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קָטֹנְתִּי מִכֹּל הַחֲסָדִים וּמִכָּל־הָאֱמֶת

I am unworthy of all the kindness and all the truth...(Bereshit 32:11)

Rashi on "truth":

ומכל האמת. אֲמִתַּת דְּבָרֶיךָ, שֶׁשָּׁמַרְתָּ לִי כָּל הַבְטָחוֹת שֶׁהִבְטַחְתַּנִי:

All the truth. You are true to your words, because You have already kept all the promises You made me

Is it me or is this an unexpected and interesting answer from Rashi?

Shouldn't his feeling of unworthiness come from the promises (and their inevitable fulfilment), not the fulfilment of the promises/Hashem's trustworthiness? Isn't that implying that Hashem only fulfils His own promises if the people He has promised are worthy?

I'm sure Rashi is telling us something amazing through this succinct and interestingly-worded point, what do you think?

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  • If we translate "katoniti" as "humbled" rather than "unworthy", then perhaps we can explain that Yaacov is simply saying "I am so impressed by your infinite trustworthiness, which makes my own trustworthiness feel pathetic in comparison"?
    – Rabbi Kaii
    May 16, 2023 at 8:54
  • Isn’t that exactly what the previous Rashi says - that you have to be worthy?
    – שלום
    May 16, 2023 at 11:49
  • @שלום yes indeed there is that implication there too. So is the answer that Hashem's promises are actually agreements, "I'll do x if you do y and don't do z"? And Yaacov is humbled because he feels he didn't deserve x because he was worried he did z?
    – Rabbi Kaii
    May 16, 2023 at 12:53
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    @RabbiKaii " Yaacov is humbled because he feels he didn't deserve x because he was worried he did z";is exactly the way I was taught this inyan at Yeshiva. I'm sorry to say I don't have a source May 16, 2023 at 13:00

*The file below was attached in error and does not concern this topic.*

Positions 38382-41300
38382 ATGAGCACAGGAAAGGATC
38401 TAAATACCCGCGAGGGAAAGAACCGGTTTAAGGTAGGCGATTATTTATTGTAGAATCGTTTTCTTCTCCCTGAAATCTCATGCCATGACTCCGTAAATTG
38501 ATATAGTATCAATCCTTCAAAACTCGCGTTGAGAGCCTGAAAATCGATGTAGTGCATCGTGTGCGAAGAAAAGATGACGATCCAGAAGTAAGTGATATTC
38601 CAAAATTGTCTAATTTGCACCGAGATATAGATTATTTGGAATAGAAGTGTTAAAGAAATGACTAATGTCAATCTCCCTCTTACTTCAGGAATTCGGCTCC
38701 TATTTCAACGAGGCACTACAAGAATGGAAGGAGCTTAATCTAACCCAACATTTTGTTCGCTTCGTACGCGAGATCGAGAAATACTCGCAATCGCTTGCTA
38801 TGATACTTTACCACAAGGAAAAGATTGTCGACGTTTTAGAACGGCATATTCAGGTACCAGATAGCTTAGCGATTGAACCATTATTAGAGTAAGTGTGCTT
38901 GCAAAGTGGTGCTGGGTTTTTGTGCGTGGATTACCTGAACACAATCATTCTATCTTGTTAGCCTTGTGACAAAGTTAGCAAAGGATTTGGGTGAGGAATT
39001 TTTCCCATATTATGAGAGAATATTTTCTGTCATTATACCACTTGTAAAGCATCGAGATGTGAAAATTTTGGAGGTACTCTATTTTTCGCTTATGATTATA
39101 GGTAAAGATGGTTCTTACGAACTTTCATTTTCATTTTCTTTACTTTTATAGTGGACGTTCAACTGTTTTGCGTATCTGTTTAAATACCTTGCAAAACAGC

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    @יהושעק do you think it's still strangely worded. If Hashem is indeed being praiseworthy for His fulfillment of promises despite the conditions of the other party being questionable, why is Yaacov thanking Him for His "havtachot" and not, say, His rachamim?
    – Rabbi Kaii
    May 16, 2023 at 13:05

1 Answer 1

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Ramban asks this question (thanks @Chatzkel) and explains that Rashi has made a mistake, and the real interpretation of this verse is as follows:

והחסדים הם הטובות שעשה עמו בלא נדר והאמת הטובה אשר הבטיחו ואימת לו הבטחתו יאמר שאיננו ראוי שיבטיחנו ויעשה לו אותן טובות שהבטיחו בהן ולא לטובות אחרות רבות שעשה עמו

Now hachasadim (the mercies) are the kindnesses which G-d did for him without having vowed to do them, and ha'emet (the truth) is the kindness which He promised him and fulfilled. Jacob thus said that he was unworthy of G-d’s promising him and performing those kindnesses which He promised him, nor was he worthy of those other many kindnesses which He did for him without having promised to do them.

Basically, when Yaacov says he was unworthy of the "truths", he was saying that he was unworthy of the promises in the first place.

He then adds that Emet is referring to long-lasting kindnesses that are well established, such as children.


My own thought: One might thus say in defence of Rashi that Rashi could be saying that Yaacov was humbled by the way Hashem kept His promises. As יהושע ק@ pointed out, Yaacov was Hashem's Chariot because of his having taken truth in purity (see Shaarei Orah Hakdama 6), so therefore he was an expert in "truth". His praise that Hashem's truth is humbling could mean that the way Hashem keeps His promises makes him feel small i.e. 'I thought I was good at keeping promises but Your promise keeping is truly Divine; You promised me children, but I didn't expect to be given such wonderful children, so many children, and a family line that will never persih' etc.

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